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Talk therapy typically employs the strategies of meeting clients where they are at, building on their strengths, and problem-solving. In psychoanalytic therapy, therapists guide their clients to uncover unconscious material and analyze and make sense of childhood experiences. In cognitive behavioral therapy, your therapist examines cognitive processes and how they affect your behavior.


Clients are taught to identify, challenge, and counter maladaptive thinking to reduce problematic behaviors. In more postmodern approaches, like solution-focused brief therapy, therapists focus on working with clients' strengths and applying this to help resolve their problems in the shortest amount of time possible.

So, what makes EMDR different from traditional talk therapy?


Well, EMDR can actually employ the strategies of traditional talk therapies as we prepare our clients for desensitizing past traumas. However, “EMDR is a distinct form of therapy and has principles and practices that are different from these and other approaches” (Shapiro & Silk Forest, 2016 p.4). Standard EMDR is an eight-phase treatment consisting of a three-pronged protocol addressing:

By focusing on where stress gets held in the body, as well as on thoughts, feelings, and behaviors, EMDR allows the whole nervous system to repair itself. Clients report experiencing increased safety and peace. People often feel less “triggered” by reminders of the past, and more excited about the future. Originally created in 1987, EMDR is an evidence-based treatment with long-standing research backing.


In addition to trauma and PTSD, it has also been shown to be effective for: 

  • Anxiety, panic attacks, and phobias   

  • Obsessive Compulsive Disorder (OCD)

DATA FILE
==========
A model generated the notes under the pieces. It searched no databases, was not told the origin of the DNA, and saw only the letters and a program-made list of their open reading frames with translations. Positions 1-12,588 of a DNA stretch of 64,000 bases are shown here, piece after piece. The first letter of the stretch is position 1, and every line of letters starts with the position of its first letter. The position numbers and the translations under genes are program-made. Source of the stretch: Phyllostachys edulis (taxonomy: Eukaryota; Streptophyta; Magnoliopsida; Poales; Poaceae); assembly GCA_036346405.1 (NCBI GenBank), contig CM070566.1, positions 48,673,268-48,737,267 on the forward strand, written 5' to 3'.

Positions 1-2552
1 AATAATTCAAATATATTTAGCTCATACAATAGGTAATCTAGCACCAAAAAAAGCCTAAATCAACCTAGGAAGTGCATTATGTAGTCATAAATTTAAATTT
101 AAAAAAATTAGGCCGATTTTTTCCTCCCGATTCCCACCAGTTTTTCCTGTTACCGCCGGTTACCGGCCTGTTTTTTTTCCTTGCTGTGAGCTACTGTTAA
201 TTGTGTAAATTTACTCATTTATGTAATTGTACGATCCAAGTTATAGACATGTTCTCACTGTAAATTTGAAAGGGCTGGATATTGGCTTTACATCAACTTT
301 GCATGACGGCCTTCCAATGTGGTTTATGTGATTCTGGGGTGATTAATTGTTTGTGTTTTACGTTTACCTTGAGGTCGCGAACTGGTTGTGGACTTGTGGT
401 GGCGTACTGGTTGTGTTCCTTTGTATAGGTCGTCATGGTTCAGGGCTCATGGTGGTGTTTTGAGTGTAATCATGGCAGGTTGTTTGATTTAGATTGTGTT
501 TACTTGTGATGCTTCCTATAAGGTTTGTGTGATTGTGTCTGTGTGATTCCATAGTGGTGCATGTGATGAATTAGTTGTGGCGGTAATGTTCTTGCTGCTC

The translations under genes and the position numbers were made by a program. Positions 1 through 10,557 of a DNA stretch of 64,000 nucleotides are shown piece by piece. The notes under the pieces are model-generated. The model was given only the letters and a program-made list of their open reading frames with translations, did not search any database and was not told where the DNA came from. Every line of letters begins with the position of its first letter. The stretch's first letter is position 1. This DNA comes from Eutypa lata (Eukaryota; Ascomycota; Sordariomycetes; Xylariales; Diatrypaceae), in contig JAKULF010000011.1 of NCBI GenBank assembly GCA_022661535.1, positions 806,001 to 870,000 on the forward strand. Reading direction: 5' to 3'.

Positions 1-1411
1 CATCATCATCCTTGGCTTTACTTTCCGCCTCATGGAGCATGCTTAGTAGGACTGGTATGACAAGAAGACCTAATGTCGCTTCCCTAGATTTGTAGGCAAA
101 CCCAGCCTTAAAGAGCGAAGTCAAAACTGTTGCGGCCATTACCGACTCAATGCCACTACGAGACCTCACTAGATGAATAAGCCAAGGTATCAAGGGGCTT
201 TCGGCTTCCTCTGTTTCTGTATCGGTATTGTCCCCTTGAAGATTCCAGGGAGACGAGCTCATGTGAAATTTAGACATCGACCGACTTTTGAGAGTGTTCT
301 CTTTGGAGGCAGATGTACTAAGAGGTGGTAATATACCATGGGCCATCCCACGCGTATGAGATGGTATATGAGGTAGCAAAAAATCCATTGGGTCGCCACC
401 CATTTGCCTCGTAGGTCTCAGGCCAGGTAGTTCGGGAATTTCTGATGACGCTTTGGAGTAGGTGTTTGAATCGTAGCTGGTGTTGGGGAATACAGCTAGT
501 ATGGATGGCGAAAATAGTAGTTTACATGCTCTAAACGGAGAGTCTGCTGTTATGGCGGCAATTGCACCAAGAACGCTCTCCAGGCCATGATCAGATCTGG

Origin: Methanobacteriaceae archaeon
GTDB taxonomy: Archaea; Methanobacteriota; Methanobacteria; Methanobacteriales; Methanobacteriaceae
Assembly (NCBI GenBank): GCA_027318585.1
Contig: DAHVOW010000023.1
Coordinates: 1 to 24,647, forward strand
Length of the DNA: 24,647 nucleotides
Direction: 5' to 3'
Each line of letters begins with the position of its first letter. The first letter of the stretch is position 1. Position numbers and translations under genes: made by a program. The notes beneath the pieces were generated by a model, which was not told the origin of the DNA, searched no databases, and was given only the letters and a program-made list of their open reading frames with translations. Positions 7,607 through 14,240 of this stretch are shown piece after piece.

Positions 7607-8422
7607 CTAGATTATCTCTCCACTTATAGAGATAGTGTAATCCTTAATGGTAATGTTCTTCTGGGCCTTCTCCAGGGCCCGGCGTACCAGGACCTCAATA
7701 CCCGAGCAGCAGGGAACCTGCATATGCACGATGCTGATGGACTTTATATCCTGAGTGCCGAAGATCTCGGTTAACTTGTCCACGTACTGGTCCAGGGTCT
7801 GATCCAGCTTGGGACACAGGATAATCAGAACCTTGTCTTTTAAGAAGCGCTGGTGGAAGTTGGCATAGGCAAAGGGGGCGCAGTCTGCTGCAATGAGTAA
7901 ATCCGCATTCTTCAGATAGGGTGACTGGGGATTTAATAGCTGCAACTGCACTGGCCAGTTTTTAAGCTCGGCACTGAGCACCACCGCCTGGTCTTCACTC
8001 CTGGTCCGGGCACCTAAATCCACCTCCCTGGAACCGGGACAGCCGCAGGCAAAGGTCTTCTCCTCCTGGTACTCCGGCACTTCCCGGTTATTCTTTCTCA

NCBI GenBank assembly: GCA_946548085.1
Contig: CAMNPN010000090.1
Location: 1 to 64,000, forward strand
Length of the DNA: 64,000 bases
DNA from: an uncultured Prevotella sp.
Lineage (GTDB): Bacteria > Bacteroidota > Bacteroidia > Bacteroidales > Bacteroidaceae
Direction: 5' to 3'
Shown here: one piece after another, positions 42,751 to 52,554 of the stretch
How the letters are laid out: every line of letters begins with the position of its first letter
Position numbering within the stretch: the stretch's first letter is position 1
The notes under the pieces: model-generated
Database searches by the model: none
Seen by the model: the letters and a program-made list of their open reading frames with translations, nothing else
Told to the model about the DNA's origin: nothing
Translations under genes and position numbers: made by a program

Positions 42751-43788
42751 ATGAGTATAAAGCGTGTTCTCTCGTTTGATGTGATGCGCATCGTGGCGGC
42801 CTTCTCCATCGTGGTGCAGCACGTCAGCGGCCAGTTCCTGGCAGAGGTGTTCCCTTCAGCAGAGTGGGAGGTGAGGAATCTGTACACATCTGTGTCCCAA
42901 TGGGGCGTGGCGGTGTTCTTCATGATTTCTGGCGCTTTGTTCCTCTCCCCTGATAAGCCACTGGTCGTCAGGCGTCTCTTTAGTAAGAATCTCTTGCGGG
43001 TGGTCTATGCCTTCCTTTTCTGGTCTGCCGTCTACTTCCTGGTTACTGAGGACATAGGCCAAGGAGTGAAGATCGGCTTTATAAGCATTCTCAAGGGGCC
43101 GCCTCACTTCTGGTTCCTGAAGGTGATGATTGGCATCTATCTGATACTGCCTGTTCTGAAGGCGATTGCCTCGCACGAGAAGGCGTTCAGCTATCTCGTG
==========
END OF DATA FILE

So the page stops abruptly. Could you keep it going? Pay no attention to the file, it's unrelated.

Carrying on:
• Chronic Illness and medical issues

  • Depression and bipolar disorders

  • Grief and loss

  • Physical pain

  • Reducing performance anxiety or fear of public speaking 

  • Sleep issues 

  • Substance abuse and addiction

One important difference between EMDR and traditional talk therapy is that during EMDR a client does not have to talk about the negative event or trauma to get resolution. They need only hold the image in their mind while the therapist guides them with DAS. EMDR provides a way to help clients revisit their trauma without being retraumatized and reduces the risk of flooding. In many cases, EMDR can result in symptoms being resolved in a shorter amount of time. EMDR is not limited to trauma as it's also commonly used for depression, anxiety, substance use cravings, stressors and phobias. 


Short term EMDR with Adolescents

Young people process trauma and stress through a different lens than adults; their brains are a work in progress, and often they lack the vocabulary and cognitive tools to deal with deep-seated emotions. EMDR removes the barriers of verbal communication, making it an especially apt choice for those who might find it difficult to verbalize their internal experiences.



Shapiro, F. (2018). Eye Movement Desensitization and Reprocessing (EMDR) Therapy: Basic Principles, Protocols, and Procedures (3rd ed.) New York, NY: The Guilford Press.

Shapiro, F. & Silk Forest, M. (2016). EMDR: The Breakthrough Therapy for Overcoming Anxiety,  Stress, and Trauma (Updated ed.) New York, NY: Basic Books.

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